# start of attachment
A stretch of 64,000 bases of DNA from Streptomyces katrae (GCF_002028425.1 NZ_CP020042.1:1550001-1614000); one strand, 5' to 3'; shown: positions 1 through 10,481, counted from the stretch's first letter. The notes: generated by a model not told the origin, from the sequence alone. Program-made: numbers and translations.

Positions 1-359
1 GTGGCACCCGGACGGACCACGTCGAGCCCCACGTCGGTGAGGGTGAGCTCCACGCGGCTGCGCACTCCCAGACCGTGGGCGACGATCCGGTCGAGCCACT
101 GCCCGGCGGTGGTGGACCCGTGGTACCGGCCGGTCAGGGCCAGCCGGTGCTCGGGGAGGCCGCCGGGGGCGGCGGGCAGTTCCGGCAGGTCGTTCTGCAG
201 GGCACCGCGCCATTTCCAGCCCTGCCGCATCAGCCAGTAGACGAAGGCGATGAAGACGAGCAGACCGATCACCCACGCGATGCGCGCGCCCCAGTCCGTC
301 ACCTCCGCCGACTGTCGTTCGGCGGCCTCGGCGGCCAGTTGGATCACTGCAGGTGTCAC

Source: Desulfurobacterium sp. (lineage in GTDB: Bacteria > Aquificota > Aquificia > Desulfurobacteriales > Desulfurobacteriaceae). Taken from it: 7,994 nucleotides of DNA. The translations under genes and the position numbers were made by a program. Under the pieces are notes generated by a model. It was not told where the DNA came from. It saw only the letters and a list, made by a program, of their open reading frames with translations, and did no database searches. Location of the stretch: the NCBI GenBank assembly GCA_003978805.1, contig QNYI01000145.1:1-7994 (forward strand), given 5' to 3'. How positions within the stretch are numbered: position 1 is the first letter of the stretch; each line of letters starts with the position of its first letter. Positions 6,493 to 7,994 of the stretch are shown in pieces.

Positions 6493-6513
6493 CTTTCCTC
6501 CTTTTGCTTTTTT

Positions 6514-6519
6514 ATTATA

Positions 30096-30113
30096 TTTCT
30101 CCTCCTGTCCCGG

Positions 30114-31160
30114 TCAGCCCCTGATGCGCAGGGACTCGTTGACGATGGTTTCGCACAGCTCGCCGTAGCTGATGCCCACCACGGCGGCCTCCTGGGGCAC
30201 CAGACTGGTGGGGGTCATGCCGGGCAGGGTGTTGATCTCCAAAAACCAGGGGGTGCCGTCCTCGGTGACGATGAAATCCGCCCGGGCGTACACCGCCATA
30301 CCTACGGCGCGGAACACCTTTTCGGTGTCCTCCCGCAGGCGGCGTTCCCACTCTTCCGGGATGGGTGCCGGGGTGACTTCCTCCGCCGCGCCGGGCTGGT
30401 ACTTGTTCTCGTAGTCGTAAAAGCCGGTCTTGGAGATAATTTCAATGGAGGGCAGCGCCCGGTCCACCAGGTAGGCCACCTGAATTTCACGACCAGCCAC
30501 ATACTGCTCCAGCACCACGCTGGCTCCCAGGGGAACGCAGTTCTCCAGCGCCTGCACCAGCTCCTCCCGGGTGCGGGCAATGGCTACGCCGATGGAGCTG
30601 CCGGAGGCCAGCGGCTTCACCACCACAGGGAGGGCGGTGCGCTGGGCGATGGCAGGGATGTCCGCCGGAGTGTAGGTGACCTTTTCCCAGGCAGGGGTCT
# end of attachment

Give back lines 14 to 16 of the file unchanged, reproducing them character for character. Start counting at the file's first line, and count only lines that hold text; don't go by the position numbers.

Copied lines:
30096 TTTCT
30101 CCTCCTGTCCCGG

Positions 30114-31160